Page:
Solar System & Rest Rooms

Writings and Interviews, 1965-2007

Mel Bochner

Serial Art, p.40

If it can be safely assumed that all things are equal, separate and unrelated, we are obliged to concede that they (things) can be named and described but never defined to explained. If, furthermore, we bracket-out all questions which, due to the nature of language, are undiscussible (such as why did this or that come to exist or what does it mean) it will then be possible to say that the entire being of an object, in this case an art object, is in its appearance. Things being whatever it is they happen to be, all we can know about them is derived directly from how they appear. 

Serial or systematic thinking has generally been considered the antithesis of artistic thinking. Systems are characterised by regularity, thoroughness, and repetition in execution. They are methodical. It is their consistency and continuity of application that characterises them. Individual parts of a system are not in themselves important but are relevant only in how they are used in the enclosed logic go the whole series. 

An Interview with Elayne Varian

EV: Let’s talk about your measurement works. What is the idea behind them?

MB: It seems to me that our perception of things is determined by the ideas that we have about them. Its a case of a certain mental space that one has for both seeing and thinking. We like to feel that they are separate  but they are not – they overlap. They overlap in our conception of things and consequently, our experience of them.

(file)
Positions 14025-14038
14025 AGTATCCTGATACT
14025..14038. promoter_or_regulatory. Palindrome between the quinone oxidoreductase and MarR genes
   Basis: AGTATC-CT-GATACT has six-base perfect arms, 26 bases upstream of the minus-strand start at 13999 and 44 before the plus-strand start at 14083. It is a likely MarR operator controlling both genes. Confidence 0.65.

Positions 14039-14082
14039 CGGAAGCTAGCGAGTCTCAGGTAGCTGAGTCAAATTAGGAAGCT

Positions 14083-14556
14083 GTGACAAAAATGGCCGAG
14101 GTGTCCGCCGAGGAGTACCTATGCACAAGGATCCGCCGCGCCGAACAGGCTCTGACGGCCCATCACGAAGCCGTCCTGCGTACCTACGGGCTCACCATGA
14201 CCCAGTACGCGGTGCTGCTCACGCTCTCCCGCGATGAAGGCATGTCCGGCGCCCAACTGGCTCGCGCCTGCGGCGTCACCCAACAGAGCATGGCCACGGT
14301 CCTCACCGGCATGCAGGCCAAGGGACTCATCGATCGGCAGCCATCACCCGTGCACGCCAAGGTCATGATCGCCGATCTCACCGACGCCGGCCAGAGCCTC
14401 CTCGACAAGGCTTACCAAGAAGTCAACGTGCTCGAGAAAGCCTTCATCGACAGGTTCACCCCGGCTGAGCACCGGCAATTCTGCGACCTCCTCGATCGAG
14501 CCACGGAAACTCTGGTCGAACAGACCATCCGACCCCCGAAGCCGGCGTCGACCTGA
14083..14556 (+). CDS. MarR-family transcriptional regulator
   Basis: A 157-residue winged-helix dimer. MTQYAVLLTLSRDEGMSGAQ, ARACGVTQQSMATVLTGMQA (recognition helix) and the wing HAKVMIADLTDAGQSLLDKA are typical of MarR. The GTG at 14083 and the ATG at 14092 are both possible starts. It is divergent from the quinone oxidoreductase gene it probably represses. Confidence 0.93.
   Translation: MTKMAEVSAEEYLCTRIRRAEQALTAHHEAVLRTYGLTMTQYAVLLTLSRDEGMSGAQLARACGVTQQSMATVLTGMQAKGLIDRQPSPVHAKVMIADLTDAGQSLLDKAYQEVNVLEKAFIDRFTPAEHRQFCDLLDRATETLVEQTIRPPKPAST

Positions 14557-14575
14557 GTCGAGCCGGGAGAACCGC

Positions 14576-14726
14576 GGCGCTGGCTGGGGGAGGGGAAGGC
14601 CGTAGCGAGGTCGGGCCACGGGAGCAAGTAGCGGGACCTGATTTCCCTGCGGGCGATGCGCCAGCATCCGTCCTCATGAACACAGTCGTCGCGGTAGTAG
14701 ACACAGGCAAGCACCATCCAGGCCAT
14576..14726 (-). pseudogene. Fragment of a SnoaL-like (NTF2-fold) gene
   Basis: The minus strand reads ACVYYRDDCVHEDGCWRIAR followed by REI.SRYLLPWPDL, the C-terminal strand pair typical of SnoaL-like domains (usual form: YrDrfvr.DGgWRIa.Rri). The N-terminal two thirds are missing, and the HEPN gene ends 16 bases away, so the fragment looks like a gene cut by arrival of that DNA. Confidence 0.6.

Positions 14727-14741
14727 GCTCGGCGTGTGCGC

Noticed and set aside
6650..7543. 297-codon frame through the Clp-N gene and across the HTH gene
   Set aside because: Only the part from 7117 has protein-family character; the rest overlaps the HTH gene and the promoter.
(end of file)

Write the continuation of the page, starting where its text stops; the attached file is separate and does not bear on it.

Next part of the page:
EV: Why did you choose to work with brown paper?

MB: The brown paper began as just a convenience, something that was always around the studio. It came in sizes, three feet by four feet, which are the standard measurements of most building materials. I slowly came to realise that these measurements are so deeply embedded in our experience that they regulate our perception, yet remain completely invisible. 

Measurement Works, 48″ Standards, 1969

Proposition and Process: A Theory of Sculpture (1968 – 1973) at Peter Freeman Gallery, 10 May – 12 July 2013, New York.

Number constitutes a mental class of objects. Numbers do not need concrete entities in order to exist. In Latin the word for counting is “calculus”, which translates, literally, as stone. By juxtaposing the numbers with the stones A Theory of Sculpture forces a confrontation between matter (“raw” material) and mind (categories of thought).
Cardinal vs Ordinal 5, 1970, Stones and Chalk on floor.PF2577_email1.jpg
Five by Four, 1972, Stones and Chalk on Floor. PF2583_email1.jpg
Measurement Plants, 1969, Three live plants and vinyl on wall. 02_Bochner_email1.jpg

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